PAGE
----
Hard drive backups
I recently changed how I'm storing personal files and backing up my computer. As background, I use an older 2012 Apple laptop with a 500GB SSD, and that hard drive has been ~90% full for a while. I've been backing it up to an external HDD in my apartment, which is insurance against a hard drive failure but not against a fire, in which case both physical devices are gone. While Apple Time Machine can provide automatic backups, I do them manually – the HDD is loud, my apartment is small, and the noise is enough to keep me awake.
With the new backup plan I had three goals:
- Backups should be automatic and silent.
- Backups should be replicated in the cloud.
- Larger files (RAW photos, music) should move off my laptop to free up space, but should still be backed up.
I bought an internal SSD and separate enclosure. This works out a little cheaper than buying an external SSD, and it's dead simple to assemble the two. If you don't care about noise, a 2TB 3.5" HDD (currently $65) would be much cheaper, or you could get a larger drive.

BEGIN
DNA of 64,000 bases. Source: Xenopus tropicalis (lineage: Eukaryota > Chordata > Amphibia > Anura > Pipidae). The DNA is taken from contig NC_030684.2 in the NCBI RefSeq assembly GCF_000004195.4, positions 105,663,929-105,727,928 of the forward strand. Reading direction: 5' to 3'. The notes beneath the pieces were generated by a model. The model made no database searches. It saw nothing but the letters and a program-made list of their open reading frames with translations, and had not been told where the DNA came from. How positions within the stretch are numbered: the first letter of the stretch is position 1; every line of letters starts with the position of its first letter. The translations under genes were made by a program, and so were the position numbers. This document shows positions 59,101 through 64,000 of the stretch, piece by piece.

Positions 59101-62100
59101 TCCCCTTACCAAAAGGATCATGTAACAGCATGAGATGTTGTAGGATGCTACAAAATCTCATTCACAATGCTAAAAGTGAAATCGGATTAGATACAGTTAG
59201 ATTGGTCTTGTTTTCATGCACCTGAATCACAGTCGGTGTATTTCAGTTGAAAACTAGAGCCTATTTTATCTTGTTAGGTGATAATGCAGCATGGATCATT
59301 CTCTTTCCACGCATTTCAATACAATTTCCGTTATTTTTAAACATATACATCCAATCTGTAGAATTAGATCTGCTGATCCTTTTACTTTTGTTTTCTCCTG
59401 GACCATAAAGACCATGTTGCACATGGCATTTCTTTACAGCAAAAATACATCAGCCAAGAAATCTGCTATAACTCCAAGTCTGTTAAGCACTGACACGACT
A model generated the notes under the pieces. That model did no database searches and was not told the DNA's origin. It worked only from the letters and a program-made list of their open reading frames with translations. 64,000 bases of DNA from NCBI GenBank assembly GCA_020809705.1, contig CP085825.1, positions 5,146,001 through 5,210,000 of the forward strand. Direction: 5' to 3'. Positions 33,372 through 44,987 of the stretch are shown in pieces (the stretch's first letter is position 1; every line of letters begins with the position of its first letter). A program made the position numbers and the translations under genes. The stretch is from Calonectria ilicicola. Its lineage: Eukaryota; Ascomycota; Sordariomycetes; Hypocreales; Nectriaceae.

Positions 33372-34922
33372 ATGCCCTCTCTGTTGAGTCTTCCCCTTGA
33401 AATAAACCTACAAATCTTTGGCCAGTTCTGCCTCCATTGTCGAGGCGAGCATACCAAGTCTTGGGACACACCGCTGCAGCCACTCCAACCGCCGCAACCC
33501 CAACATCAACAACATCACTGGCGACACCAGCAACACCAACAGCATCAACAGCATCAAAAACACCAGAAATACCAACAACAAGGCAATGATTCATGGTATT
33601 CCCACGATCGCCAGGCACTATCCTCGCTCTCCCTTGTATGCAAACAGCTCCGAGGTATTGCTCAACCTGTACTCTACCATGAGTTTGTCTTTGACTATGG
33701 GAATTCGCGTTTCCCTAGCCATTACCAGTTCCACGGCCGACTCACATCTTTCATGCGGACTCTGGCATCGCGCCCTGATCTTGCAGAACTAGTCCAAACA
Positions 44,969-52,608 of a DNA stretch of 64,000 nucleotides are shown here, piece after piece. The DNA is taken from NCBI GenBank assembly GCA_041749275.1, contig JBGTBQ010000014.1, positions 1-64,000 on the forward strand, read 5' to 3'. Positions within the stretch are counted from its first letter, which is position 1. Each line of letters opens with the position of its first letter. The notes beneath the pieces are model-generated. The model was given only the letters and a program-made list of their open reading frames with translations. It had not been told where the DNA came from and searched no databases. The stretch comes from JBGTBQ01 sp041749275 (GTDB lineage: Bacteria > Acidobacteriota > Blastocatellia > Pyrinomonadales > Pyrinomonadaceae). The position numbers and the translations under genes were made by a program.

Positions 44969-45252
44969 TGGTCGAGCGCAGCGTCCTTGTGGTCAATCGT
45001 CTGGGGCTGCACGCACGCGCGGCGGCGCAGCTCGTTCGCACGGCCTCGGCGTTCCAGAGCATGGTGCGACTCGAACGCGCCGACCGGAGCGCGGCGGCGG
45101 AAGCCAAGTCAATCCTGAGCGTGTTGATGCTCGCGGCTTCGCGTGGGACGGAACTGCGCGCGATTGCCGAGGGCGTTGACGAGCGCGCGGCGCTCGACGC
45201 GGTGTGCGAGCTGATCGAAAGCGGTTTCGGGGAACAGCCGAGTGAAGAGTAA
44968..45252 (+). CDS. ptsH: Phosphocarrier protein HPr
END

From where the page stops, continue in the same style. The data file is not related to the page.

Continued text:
I partitioned the drive (0.8TB for Time Machine, 1.2TB for media). Including my laptop's drive, that's three volumes:
- Primary – laptop SSD (0.5TB)
- Time Machine – external SSD (0.8TB)
- Media – external SSD (1.2TB)
For cloud backups, I'm using Backblaze and paying $6/month for unlimited storage. The primary drive is backed up to the external SSD and Backblaze. Media on the external SSD is backed up only to Backblaze. Both happen automatically. The idea of self-hosting backups on Google Cloud Storage or S3 was tempting, but no.
My laptop has plenty of free space again, and it's nice having my Lightroom photo library on a separate drive with enough storage for future needs. And of course, backups are no longer dependent on my physical apartment.
A few alternatives:
- Use an HDD instead of an SSD. Cheaper and more storage, but noisy and physically larger.
- Back up exclusively to Backblaze or another online provider, and skip the external drive.
- Back up to a rotating pair of external drives, keep one drive in a safe deposit box, and skip the online provider. This option has no monthly cost, but requires good habits about backing up and rotating the drives.
- Adobe Lightroom offers 1TB photo storage with its $10/month plan, which isn't that much more than $6/month for Backblaze. If I cared more about online access to my photos, or were already paying an Adobe subscription, that option might be tempting.